(vi) Focal Length: The distance between the pole and focus is called focal length (f). Relation between focal length and radius of curvature is given by

Sign Convention for Spherical Mirrors

1. All distances are measured from the pole of the mirror.

2. Distances measured in the direction of incident light rays are taken as positive.

3. Distances measured in opposite direction to the incident light rays are taken as negative.

4. Distances measured above the principal axis are positive.

5. Distances measured below the principal axis are negative.

The focal length of concave mirror is taken negative and for a convex mirror taken as positive

Types of rays for mirrors

(i) A ray parallel to the principal axis, after reflection, will pass through the principal focus in case of a concave mirror or appear to diverge from the principal focus in case of a convex mirror.

(ii) A ray passing through the principal focus of a concave mirror or a ray which is directed towards the principal focus of a convex mirror, after reflection, will emerge parallel to the principal axis.

(iii) A ray passing through the centre of curvature of a concave mirror or directed in the direction of the centre of curvature of a convex mirror, after reflection, is reflected back along the same path.

(iv) A ray incident obliquely to the principal axis, towards a point P (pole of the mirror), on the concave mirror or a convex mirror is reflected obliquely. The incident and reflected rays follow the laws of reflection at the point of incidence (point P), making equal angles with the principal axis.

Position, Size And Nature Of Image

By a concave mirror

 Position of the object Position of the image Size of the image Nature of the image At infinity At the focus F Highly diminished, point-sized Real and inverted Beyond C Between F and C Diminished Real and inverted At C At C Same size Real and inverted Between C and F Beyond C Enlarged Real and inverted At F At infinity Highly enlarged Real and inverted Between P and F < Behind the mirror Enlarged Virtual and erect

Position, Size And Nature Of Image

By convex mirror

 Position of the Object Position of the image Size of the image Nature of the image At infinity At the focus F, behind the mirror Highly diminished, point-sized Virtual and erect Between infinity and the pole P Between P and F, behind the mirror Diminished Virtual and erect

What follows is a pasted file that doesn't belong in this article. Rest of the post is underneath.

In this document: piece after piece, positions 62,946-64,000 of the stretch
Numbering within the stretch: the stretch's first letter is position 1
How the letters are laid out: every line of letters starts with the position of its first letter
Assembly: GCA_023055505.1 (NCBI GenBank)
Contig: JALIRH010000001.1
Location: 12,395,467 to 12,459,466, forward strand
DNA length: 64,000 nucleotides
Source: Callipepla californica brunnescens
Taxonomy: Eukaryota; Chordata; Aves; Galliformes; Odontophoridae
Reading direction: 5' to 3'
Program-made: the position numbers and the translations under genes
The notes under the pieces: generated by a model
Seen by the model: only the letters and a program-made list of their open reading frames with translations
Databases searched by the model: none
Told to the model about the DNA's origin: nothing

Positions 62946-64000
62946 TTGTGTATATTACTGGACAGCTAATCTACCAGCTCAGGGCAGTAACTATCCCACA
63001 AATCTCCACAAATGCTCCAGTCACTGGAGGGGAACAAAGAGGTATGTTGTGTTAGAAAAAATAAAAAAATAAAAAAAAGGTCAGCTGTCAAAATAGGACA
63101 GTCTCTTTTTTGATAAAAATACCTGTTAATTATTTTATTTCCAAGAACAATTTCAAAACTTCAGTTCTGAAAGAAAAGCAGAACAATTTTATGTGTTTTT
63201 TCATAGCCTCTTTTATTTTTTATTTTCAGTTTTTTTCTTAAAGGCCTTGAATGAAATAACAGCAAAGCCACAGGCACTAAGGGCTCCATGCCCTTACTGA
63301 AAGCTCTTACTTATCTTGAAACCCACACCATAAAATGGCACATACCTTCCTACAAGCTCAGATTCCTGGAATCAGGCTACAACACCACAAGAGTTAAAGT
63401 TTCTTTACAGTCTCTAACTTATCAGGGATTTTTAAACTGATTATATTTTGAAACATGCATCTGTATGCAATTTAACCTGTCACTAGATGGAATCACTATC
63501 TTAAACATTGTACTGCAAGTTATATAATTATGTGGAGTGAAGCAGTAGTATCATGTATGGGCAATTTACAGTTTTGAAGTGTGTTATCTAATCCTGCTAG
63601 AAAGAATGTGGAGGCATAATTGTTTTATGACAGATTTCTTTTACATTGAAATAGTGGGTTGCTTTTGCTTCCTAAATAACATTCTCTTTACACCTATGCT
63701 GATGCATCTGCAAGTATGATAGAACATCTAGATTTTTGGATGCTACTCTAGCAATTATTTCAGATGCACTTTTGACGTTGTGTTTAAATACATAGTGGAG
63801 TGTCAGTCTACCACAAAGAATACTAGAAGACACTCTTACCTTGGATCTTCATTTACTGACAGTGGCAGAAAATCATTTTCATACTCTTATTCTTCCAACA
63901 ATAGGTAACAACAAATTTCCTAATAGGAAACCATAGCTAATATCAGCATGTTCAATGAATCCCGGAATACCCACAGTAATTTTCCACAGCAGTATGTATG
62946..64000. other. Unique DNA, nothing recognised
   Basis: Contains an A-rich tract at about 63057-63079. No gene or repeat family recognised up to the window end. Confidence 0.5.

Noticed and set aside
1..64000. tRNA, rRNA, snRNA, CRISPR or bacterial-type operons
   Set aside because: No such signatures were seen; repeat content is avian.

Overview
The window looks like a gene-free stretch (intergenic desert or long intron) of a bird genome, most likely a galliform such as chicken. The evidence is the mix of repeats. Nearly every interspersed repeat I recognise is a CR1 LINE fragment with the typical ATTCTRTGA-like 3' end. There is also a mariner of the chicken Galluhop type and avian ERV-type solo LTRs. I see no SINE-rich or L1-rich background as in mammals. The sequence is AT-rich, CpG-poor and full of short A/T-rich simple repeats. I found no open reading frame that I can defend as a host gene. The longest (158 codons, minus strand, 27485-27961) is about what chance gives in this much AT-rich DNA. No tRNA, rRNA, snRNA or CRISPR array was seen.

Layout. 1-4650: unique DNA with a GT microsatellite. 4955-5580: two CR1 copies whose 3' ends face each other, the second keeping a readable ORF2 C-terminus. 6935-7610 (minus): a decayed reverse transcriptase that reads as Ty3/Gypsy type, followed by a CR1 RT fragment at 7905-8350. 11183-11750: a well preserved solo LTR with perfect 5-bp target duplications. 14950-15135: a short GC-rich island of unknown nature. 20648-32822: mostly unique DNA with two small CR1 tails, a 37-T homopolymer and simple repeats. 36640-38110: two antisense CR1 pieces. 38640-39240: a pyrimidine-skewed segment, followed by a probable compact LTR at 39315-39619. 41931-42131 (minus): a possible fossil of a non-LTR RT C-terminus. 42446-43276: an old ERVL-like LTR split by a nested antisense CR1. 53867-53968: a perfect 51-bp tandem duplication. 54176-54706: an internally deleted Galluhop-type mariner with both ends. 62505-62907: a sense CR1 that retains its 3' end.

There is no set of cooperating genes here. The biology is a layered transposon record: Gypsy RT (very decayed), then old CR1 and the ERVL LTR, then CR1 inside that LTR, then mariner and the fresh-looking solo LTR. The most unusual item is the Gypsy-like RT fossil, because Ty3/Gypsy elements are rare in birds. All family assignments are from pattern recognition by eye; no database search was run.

Linear Magnification: The ratio of height of image (h’) formed by a mirror to the height of the object (h) is called linear magnification (m).

Linear magnification (m) = $\frac{\mathrm{h}\mathrm{’}}{\mathrm{h}}$

In triangles A′B′P and ABP, we have,

With the sign convention, this becomes

Uses of concave mirrors

• Concave mirrors are commonly used in torches, search-lights and vehicles headlights to get powerful parallel beams of light.

• They are used as shaving mirrors to see a larger image of the face.

• The dentists use concave mirrors to see large images of the teeth of patients.

• Large concave mirrors are used to concentrate sunlight to produce heat in solar furnaces.

Uses of convex mirrors

Convex mirrors are commonly used as rear-view (wing) mirrors in vehicles. These mirrors are fitted on the sides of the vehicle, enabling the driver to see traffic behind him/her to facilitate safe driving. Convex mirrors are preferred because they always give an erect, though diminished, image. Also, they have a wider field of view as they are curved outwards. Thus, convex mirrors enable the driver to view much larger area than would be possible with a plane mirror.

Refraction Of Light

The deviation or bending of a light ray from its path when it travels from one transparent medium to another transparent medium is called refraction of light.

Cause of Refraction: The speed of light is different in different media, but the frequency remains same, hence the wavelength also changes.

Laws of Refraction

(i) The incident ray, the refracted ray and the normal at the point of incidence, all three lies in the same plane.

(ii) The ratio of sine of angle of incidence to the sine of angle of refraction is constant for a pair of two media,

n21 = $\frac{\mathrm{sin}\mathrm{i}}{\mathrm{sin}\mathrm{r}}$ = constant

where n21 is called refractive index of second medium with respect to first medium.

This law is also called Snell’s law.

Refractive Index:

The ratio of speed of light in vacuum (c) to the speed of light in any medium (v) is called refractive index of the medium.

Refractive index of a medium

n = $\frac{\mathrm{c}}{\mathrm{v}}$

The refractive index is maximum for violet colour of light and minimum for red colour of light. i.e., nv > nR.

Refractive index of water = $\frac{4}{3}$ = 1.33;

Refractive index of glass = $\frac{3}{2}$ = 1.50

Refractive index of second medium with respect to first medium,

Refractive index of first medium with respect to second medium,